In light of these findings, mental health clinicians and obstetric providers may want to be alert to increased risk for cardiovascular complications of pregnancy among patients with PTSD. Collaborative care models, in which behavioral health interventions are embedded into obstetric care, are ideally poised to mitigate risk and promote wellness for pregnant patients with comorbid behavioral and obstetric conditions.

Target Article

Bublitz, M. H., Nillni, Y., Nugent, N. R., Sanapo, L., Habr, N., & Bourjeily, G. (2022). Posttraumatic stress disorder, diurnal cortisol, and ambulatory blood pressure in early and late pregnancy. Journal of Traumatic Stress.

Discussion Questions

  1. What new knowledge did you learn from this manuscript?
  2. What supports could be offered in prenatal care for people with elevated symptoms of PTSD?
  3. How can these results inform care delivered in the postpartum period?

About the Authors

Margaret H. Bublitz, PhD. Dr. Bublitz is Assistant Professor of Research at Brown Medical School and clinical psychologist at the Women’s Medicine Collaborative. She completed her PhD at the University of British Columbia and her residency and fellowship at the Brown Clinical Psychology Training Consortium. Her research investigates the mechanisms through which stress and trauma influence cardiovascular complications of pregnancy.

Yael Nillni, PhD. Dr. Nillni is an Assistant Professor in the Department of Psychiatry at Boston University School of Medicine and a Clinical Research Psychologist in the National Center for PTSD, Women’s Health Sciences Division at VA Boston Healthcare System. She completed her PhD at the University of Vermont, her residency at the University of Mississippi Medical Center/Veterans Affairs Medical Center Consortium, and her fellowship at the National Center for PTSD, Women's Health Sciences Division at VA Boston Healthcare System. Her research focuses on the intersection between trauma, posttraumatic stress disorder and comorbid mental health conditions, and women's reproductive health, particularly perinatal health.

References Cited

Ebrahimi, R., Lynch, K. E., Beckham, J. C., Dennis, P. A., Viernes, B., Tseng, C. H., Shroyer, A. L. W., & Sumner, J. A. (2021). Association of Posttraumatic Stress Disorder and Incident Ischemic Heart Disease in Women Veterans. JAMA Cardiology, 6(6), 642-651. https://doi.org/10.1001/jamacardio.2021.0227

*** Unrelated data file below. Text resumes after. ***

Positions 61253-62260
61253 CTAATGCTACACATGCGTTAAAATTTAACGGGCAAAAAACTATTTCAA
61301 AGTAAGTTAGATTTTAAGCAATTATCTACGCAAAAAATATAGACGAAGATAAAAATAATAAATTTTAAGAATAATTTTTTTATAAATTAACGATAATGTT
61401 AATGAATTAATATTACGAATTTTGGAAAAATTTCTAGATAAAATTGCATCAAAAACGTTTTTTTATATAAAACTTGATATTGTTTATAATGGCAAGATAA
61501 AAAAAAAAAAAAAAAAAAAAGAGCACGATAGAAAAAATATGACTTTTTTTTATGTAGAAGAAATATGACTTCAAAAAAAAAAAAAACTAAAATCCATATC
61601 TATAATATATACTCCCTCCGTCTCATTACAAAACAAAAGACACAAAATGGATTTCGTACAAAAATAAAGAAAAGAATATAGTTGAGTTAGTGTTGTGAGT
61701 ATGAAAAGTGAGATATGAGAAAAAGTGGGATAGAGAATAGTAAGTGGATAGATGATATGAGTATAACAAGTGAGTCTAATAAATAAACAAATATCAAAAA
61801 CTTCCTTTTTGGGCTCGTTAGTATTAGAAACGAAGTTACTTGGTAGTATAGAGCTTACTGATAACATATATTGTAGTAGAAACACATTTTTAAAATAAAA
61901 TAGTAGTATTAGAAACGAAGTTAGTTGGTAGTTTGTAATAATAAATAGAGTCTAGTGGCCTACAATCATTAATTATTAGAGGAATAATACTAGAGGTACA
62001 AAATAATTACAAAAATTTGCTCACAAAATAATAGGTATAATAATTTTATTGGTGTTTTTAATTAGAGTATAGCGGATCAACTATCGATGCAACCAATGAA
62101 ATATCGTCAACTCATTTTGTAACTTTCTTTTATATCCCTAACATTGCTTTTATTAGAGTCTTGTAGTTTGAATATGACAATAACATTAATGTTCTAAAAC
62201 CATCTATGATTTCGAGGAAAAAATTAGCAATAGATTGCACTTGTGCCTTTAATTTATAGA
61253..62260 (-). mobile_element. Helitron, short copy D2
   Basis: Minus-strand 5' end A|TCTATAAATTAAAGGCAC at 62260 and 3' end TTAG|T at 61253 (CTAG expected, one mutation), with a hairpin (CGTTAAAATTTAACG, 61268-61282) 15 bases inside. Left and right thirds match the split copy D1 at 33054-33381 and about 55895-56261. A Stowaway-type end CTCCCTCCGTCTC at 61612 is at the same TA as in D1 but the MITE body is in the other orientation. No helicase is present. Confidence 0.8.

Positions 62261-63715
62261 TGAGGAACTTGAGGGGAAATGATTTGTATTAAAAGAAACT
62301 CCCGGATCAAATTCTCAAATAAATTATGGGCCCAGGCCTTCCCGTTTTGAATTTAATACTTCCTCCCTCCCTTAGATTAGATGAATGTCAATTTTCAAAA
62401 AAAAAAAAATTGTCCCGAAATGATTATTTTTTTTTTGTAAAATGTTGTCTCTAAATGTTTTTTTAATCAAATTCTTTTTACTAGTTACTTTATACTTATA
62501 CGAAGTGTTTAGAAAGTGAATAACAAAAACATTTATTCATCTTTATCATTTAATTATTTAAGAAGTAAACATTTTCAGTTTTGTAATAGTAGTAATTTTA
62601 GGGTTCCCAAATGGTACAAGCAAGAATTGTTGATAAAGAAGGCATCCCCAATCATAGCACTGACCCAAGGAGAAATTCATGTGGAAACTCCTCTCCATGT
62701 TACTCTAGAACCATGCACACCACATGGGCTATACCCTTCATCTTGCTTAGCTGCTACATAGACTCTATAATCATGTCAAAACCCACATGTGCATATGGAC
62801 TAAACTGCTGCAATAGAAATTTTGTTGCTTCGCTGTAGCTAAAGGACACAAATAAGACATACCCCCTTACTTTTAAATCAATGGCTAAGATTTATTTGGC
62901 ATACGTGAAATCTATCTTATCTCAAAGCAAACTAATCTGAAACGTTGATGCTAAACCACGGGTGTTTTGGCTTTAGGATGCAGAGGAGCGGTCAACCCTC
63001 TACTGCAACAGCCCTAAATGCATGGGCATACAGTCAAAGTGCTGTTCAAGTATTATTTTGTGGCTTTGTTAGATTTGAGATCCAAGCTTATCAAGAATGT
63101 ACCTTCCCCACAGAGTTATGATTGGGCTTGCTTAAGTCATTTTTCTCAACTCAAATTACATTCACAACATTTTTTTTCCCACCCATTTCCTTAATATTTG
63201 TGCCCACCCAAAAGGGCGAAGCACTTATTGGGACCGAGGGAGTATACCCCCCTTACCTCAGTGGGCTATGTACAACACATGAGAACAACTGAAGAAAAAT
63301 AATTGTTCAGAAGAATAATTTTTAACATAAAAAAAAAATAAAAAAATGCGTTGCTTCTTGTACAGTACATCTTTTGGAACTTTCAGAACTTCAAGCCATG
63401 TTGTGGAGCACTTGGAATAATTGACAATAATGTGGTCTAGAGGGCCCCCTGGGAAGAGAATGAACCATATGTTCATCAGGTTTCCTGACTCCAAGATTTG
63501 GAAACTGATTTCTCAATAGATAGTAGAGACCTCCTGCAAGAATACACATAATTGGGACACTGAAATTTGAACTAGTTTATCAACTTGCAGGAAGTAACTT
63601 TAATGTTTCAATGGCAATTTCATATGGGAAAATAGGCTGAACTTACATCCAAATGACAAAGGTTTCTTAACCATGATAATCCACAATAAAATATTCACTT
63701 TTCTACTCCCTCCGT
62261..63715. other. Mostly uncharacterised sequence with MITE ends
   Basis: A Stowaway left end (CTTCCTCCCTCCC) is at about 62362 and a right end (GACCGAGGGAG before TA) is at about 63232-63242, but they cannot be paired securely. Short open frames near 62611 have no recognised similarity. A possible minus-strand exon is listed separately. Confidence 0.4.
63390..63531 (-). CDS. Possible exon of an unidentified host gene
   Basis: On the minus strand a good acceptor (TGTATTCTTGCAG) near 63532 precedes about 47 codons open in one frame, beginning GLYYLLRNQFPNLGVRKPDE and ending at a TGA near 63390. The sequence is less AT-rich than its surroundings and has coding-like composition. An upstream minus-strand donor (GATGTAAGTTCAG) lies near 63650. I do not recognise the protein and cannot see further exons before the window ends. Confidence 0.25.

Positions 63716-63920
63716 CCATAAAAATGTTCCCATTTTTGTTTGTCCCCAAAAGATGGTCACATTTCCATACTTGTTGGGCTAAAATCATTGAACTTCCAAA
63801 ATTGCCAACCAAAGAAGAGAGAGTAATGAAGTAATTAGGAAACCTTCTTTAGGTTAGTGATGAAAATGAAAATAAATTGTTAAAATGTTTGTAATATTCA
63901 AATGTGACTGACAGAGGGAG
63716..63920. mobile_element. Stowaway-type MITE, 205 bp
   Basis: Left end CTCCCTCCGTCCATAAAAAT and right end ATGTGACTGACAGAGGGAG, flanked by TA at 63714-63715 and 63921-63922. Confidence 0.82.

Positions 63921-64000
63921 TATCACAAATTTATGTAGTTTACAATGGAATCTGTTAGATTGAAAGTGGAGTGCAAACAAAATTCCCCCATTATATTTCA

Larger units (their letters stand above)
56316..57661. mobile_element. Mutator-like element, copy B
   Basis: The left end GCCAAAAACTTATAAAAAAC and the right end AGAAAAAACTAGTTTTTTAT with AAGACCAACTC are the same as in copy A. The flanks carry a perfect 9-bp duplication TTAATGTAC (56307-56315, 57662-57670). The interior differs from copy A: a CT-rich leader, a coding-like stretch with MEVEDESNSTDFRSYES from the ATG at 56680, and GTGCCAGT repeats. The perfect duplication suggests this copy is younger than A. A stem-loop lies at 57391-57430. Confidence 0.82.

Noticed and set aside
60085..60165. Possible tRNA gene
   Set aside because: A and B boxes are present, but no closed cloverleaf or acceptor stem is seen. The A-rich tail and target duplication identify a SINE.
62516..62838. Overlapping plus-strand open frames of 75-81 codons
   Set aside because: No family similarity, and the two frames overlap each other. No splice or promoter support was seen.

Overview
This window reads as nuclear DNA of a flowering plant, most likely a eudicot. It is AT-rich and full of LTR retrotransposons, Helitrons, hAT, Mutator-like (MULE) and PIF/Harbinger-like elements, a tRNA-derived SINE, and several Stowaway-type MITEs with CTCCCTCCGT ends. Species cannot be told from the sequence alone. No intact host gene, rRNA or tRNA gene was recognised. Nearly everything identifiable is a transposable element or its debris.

Kilpatrick, D. G., Resnick, H. S., Milanak, M. E., Miller, M. W., Keyes, K. M., & Friedman, M. J. (2013). National estimates of exposure to traumatic events and PTSD prevalence using DSM-IV and DSM-5 criteria. Journal of Traumatic Stress, 26(5), 537-547. https://doi.org/10.1002/jts.21848 
Nash, M. C., Kip, K. E., Wang, W., Custer, M., & O'Rourke, K. (2019). Post-traumatic stress disorder and hypertensive disorders of pregnancy among military women. Paediatric and Perinatal Epidemiology, 33(3), 238-247. https://doi.org/10.1111/ppe.12546 
Shaw, J. G., Asch, S. M., Katon, J. G., Shaw, K. A., Kimerling, R., Frayne, S. M., & Phibbs, C. S. (2017). Post-traumatic Stress Disorder and Antepartum Complications: a Novel Risk Factor for Gestational Diabetes and Preeclampsia. Paediatric and Perinatal Epidemiology, 31(3), 185-194. https://doi.org/10.1111/ppe.12349 
Valente, A. M., Bhatt, D. L., & Lane-Cordova, A. (2020). Pregnancy as a Cardiac Stress Test: Time to Include Obstetric History in Cardiac Risk Assessment? Journal of the American College of Cardiology, 76(1), 68-71. https://doi.org/10.1016/j.jacc.2020.05.017